In the paper, titled “Ancient European dog genomes reveal continuity since the Early Neolithic,” Veeramah and colleagues used the older 7,000 year old dog to narrow the timing of dog domestication to the 20,000 to 40,000 years ago range.
They also found evidence of the younger 5,000 year old dog to be a mixture of European dogs and something that resembles current central Asian/Indian dogs. This finding may reflect that people moving into Europe from the Asian Steppes at the beginning of the Bronze Age brought their own dogs with them.
“We also reanalyzed the ancient Irish dog genome alongside our German dog genomes and believe we found a number of technical errors in the previous analysis that likely led those scientists to incorrectly make the conclusion of a dual domestication event,” added Veeramah.
Overall, he emphasized, their new genomic analysis of ancient dogs will help scientists better understand the process of dog evolution, even if the exact geographic origin of domestication remains a mystery. He expects further sequencing of the ancient genomes from Eurasia will help to eventually solve the issue.
The study and findings are a collaboration between scientists at Stony Brook University; the University of Michigan, Johannes Gutenberg-University, Germany; University of Bamberg, Germany; Trinity College, Ireland; and the Department of Monumental Heritage in Germany.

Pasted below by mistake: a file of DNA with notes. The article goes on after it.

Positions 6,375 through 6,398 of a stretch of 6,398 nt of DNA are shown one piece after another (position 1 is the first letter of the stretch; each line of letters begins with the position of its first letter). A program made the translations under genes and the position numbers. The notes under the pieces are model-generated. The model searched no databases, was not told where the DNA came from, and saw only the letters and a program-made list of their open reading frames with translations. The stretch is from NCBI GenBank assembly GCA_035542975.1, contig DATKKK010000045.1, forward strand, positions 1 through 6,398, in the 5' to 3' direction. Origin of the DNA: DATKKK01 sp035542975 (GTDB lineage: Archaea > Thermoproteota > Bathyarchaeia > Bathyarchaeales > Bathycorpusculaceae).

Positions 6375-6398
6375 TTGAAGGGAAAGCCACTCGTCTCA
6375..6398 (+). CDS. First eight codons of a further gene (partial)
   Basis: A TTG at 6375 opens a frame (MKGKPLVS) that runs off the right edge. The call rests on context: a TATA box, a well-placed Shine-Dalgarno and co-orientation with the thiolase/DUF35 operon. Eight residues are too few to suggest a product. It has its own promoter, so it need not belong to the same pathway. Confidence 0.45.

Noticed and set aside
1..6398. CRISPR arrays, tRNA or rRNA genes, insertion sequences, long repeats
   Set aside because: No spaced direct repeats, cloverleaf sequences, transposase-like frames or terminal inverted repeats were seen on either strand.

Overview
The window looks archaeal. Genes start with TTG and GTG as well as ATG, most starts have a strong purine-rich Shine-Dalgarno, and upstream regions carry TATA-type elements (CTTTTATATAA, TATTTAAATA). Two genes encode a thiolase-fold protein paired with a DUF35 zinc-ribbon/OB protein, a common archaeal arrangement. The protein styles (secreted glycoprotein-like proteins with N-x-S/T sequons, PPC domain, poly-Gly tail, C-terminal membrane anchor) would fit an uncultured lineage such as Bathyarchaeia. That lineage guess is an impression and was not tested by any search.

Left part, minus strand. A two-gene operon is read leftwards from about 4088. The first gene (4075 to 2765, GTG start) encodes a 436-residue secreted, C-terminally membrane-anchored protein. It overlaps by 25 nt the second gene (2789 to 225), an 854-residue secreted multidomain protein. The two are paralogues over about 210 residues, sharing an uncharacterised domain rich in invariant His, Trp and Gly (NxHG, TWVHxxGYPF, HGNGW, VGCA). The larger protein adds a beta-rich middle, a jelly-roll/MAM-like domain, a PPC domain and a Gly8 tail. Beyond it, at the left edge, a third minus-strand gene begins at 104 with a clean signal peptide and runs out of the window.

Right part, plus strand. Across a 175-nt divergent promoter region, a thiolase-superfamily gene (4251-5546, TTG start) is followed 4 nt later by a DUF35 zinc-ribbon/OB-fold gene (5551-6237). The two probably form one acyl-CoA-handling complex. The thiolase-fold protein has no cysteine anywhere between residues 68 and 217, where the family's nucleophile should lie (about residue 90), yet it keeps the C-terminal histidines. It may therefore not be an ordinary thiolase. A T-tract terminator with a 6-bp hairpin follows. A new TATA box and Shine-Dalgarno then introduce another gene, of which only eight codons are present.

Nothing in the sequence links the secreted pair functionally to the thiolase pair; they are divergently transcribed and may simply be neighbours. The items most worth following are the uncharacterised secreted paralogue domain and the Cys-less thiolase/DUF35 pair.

The research was supported in part by the National Institutes of Health.
About Stony Brook University Stony Brook University is going beyond the expectations of what today’s public universities can accomplish. Since its founding in 1957, this young university has grown to become one of only four University Center campuses in the State University of New York (SUNY) system with more than 25,700 students, 2,500 faculty members, and 18 NCAA Division I athletic programs. Our faculty have earned numerous prestigious awards, including the Nobel Prize, Pulitzer Prize, Indianapolis Prize for animal conservation, Abel Prize and the inaugural Breakthrough Prize in Mathematics. The University offers students an elite education with an outstanding return on investment: U.S. News & World Report ranks Stony Brook among the top 40 public universities in the nation. Its membership in the Association of American Universities (AAU) places Stony Brook among the top 62 research institutions in North America. As part of the management team of Brookhaven National Laboratory, the University joins a prestigious group of universities that have a role in running federal R&D labs. Stony Brook University is a driving force in the region’s economy, generating nearly 60,000 jobs and an annual economic impact of $4.65 billion. Our state, country and world demand ambitious ideas, imaginative solutions and exceptional leadership to forge a better future for all. The students, alumni, researchers and faculty of Stony Brook University are prepared to meet this challenge.
Even better than the University providing the link to the above, it also gave me the good Doctor’s email address. I shall reach out to him and see if there is more that I can share with you!